The State Doesn’t Care about NatureApril 20, 2017 | Print |
Kabir Vega Castellanos
HAVANA TIMES — It’s becoming a more and more frequent occurrence to find cut down trees everywhere in the city of Havana. Sometimes they don’t even have electricity cables above them, so I don’t understand why they have to be cut down.
I also don’t understand what the law is with regard to forestation in a tropical country where the summer sun is simply a torture.
A few days ago, I was shocked to see that they had cut down a ceiba tree in Central Park itself. I don’t know whether they are planning on setting up a WIFI hotspot there, but it continues to be a touristy area, and just a few meters away from the recently inaugurated Hotel Manzana. A more ecological solution could have been found.
In this same Central Park, which is always very busy with passers-by and where buses which only transport tourists park, I have seen tourists eating a sandwich and street dogs watching them with pleading eyes.
How would those who have an ounce of sensitivity in them feel?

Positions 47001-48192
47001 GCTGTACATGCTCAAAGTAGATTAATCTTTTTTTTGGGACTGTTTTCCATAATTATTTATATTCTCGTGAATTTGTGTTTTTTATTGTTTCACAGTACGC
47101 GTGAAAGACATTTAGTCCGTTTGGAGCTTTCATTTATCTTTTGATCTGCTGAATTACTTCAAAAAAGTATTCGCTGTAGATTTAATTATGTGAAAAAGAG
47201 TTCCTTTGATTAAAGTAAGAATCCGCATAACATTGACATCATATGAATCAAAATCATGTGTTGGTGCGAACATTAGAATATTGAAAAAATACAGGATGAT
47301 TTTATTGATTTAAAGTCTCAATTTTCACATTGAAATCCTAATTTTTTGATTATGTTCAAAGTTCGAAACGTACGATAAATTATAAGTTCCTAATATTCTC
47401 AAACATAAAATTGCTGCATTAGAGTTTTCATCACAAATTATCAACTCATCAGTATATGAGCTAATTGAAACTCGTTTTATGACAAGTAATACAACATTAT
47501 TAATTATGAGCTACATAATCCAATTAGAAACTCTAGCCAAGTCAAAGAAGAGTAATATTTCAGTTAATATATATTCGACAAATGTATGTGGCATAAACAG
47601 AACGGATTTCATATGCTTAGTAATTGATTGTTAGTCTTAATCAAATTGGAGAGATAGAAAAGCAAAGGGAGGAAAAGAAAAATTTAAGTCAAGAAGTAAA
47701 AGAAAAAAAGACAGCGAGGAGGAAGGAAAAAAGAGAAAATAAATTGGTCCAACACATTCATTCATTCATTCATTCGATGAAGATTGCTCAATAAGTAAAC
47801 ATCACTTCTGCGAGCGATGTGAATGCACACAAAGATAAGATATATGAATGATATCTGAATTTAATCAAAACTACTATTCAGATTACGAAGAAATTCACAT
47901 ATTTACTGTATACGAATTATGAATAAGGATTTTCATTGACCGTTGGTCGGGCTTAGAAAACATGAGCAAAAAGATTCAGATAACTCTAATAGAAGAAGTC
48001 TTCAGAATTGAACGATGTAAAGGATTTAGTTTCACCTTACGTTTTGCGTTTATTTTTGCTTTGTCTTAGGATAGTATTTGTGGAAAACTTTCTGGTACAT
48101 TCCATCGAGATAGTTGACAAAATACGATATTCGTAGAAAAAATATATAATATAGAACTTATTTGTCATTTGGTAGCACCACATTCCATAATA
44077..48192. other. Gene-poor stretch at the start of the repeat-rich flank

If they also see chopped up chickens in plastic bags on any street corner, a headless pigeon or a ceiba still standing but surrounded by foul-smelling animal corpses?
The way horse cart drivers treat their horses is also shameful. They seem to take out all of their anger and frustration on the poor animal; I had the misfortune to bear witness to how one of them hit a poorly fed mare, just for his enjoyment.
Even though many tourists try to make their stay in our country the most pleasant they can, there are things which simply stand out to the naked eye.
Others involve themselves to the point that the souvenir they take home from Cuba is a stray cat or dog, which they have decided to save from their misery. A gift which gets them tangled in long and expensive paperwork.
But is it fair, is it right, that a tourist, somebody who is foreign to our land, has to be the one who helps ease our problems here?
The organizations which have popped up spontaneously and fight to find a solution to the agonizing situation of animals in Cuba (at this point, without an Animal Protection Law, which would be just the beginning of having a civilized society) are kept running by foreign donations.
Before the Revolution triumphed, Jeannette Rayder, a US resident on the island, was the first person to declare herself against animal abuse, the first person to demand that laws be created so as to protect them.
Is it possible that such obvious problems, which not only affect the aesthetic of the city but the health and hygiene of its citizens, only matter to foreigners?
What role does the State have, which is the one who controls and manages all of our resources? To just be a predator? Of cut down trees, of stray animals who die of diseases, accidents or by the dog catcher? Does the Law only exist to encourage destruction?